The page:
Thursday, August 16


Blue Forgotten Monday*

Corner of Oxford and Newland Streets

At twenty to eight I gave up waiting for the tram and started the long slog down towards the office. In the civil service, it is always better to be definitively late than uncertainly on time, and my spex showed three amber dots doing an impression of Brownian motion amid the maze of city streets. Which meant, with roughly equal likelihood, that the transponders were down, the feed was down, the trams were genuinely stuck in traffic, or all of the above.

My spex were up, at least, and I chirped in with a revised ETA.

It was Monday, one of those increasingly rare summer days when the temperature and the humidity dropped into double digits simultaneously, and I could use the exercise. My transfer last year from field work to an analyst’s desk had failed to induce any reduction in my pastry habit, and the unending overtime left me with no energy to stop at the gym on the way home of an evening. So I took my jacket off, slung it over my shoulder, and I walked.

The office is part of the sprawling sandstone edifice of Central Station. If you enter from Eddy Avenue through the colonnade, turn right into the first service corridor, go past the bathrooms and the authorised personnel only signs, enter the baggage elevator and take it down to P3 and then back up to P1, you will find yourself in a narrow pedestrian tunnel with an arched ceiling, pale green walls, and fitful fluorescent lighting installed around the time a young Marconi was first toying with spark-gap transmitters.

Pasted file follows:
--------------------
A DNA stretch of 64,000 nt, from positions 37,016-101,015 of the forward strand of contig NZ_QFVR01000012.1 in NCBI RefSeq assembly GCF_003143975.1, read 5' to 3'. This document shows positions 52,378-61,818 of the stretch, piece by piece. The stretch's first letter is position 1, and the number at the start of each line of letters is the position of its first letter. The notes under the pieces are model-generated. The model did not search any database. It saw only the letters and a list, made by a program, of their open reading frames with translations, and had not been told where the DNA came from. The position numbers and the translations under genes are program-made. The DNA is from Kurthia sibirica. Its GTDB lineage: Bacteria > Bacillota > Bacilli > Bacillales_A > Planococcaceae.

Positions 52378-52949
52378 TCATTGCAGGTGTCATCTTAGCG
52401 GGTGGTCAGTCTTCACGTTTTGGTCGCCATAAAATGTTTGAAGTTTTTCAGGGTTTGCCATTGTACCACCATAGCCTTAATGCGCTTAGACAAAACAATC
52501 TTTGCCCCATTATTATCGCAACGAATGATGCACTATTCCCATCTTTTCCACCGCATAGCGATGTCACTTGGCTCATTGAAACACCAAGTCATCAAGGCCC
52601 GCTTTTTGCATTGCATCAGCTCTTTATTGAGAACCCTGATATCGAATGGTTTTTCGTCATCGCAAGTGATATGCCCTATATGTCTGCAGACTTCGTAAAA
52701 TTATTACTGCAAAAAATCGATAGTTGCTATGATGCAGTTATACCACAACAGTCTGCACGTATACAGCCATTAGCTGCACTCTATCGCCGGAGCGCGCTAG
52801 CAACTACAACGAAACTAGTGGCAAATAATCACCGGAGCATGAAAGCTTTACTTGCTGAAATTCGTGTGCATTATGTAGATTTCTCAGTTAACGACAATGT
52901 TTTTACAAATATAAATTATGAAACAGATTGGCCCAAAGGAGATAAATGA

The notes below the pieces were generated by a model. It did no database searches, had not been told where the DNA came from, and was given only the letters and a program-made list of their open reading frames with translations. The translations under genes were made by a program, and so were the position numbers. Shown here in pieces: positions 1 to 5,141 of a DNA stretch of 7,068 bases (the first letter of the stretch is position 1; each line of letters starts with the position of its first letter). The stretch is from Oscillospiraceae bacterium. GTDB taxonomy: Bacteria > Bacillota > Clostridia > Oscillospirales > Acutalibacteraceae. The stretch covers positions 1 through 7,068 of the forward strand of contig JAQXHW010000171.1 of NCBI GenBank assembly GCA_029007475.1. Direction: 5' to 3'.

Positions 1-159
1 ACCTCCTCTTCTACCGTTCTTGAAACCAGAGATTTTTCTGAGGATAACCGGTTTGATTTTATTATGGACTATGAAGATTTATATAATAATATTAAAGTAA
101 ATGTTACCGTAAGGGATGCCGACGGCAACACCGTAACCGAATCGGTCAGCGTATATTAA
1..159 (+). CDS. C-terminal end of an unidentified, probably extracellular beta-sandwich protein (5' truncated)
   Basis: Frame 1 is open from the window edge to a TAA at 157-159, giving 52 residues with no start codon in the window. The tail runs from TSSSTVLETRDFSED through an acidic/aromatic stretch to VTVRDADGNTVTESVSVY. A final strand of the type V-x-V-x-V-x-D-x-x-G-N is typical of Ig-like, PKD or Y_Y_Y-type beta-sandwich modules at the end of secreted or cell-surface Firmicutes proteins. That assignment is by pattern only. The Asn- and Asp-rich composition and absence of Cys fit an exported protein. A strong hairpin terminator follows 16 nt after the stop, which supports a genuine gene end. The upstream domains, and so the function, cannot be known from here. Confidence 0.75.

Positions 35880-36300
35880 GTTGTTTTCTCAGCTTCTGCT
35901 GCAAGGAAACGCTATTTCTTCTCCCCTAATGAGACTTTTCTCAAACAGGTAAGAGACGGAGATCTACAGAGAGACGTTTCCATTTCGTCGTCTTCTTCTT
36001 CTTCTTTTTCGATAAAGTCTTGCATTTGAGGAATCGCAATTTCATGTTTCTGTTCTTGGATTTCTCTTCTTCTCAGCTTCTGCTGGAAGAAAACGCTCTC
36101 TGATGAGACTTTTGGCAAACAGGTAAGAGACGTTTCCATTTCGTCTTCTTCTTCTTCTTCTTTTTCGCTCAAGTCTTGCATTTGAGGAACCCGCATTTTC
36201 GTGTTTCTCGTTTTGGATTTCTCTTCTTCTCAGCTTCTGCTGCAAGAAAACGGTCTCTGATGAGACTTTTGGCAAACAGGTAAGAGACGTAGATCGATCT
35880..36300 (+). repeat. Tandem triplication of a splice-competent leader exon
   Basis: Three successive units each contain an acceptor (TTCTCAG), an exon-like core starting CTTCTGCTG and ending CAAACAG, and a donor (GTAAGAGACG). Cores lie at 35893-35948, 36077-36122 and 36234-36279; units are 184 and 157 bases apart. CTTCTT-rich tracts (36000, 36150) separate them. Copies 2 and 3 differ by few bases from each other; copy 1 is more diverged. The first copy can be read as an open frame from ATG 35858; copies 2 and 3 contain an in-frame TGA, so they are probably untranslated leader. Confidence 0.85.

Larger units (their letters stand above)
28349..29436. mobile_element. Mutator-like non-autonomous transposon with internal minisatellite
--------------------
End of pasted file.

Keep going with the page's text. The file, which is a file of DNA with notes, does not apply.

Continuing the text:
And if you follow that tunnel far enough, you will come to a closet door labelled DR JBB BELL.

I opened the door and went in, because that is me, and this is my story.

Don’t try to follow those instructions, by the way. Not only will you be surreptitiously fingerprinted and retina-scanned, and then very politely but very firmly arrested, but I lied about at least three critical details, and in any case, it’s not there any more.

My name is Jocelyn Barrett Beresford Bell, known as B.B. to my more irritating friends and Baby to people I refuse to talk to. My father is an astrophysicist, and my mother is a fruitcake. I have an MSc in statistics, a PhD in abnormal psychology, I turn thirty in June, and I work as a transit cop. Which partly explains why my office is a renovated broom closet in a service tunnel deep below Central Station.

But only partly.

Sydney’s Underground system is the most complex in the world, a last gift of King and Country in the decades before independence. Bored Scots engineers, run short of London silt to burrow through, had been shipped off en masse and run riot in the rich southern soil. Or so the story goes, and indeed the city had inherited an Edwardian knotwork masterpiece of brick and cast iron, weaving a spell of rapid transportation from the beaches to the mountains for over a century.

Being unique in scale brings with it unique problems, so unique – if you will forgive my phrasing – so unique that the sociological actuaries are required to carry backup weapons.

[To be continued, maybe.]

* The title I mentioned previously.

Posted by: Pixy Misa at 08:13 PM | Comments (2) | Add Comment | Trackbacks (Suck)
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1 Long ago and far away I work briefly many levels underground in the bowels of Wynyard Station. My desk backed onto a cinder-block wall the other side of which was a train tunnel. Whenever a train passed through (which was frequently) the desk and all on it would rattle disconsonantly (or maybe that was just me).  

Posted by: tombei the mist at Saturday, August 18 2012 07:44 PM (hGCqM)

2 Most people never even notice that Wynyard Station is missing two entire platforms...

Posted by: Pixy Misa at Sunday, August 19 2012 12:23 AM (PiXy!)

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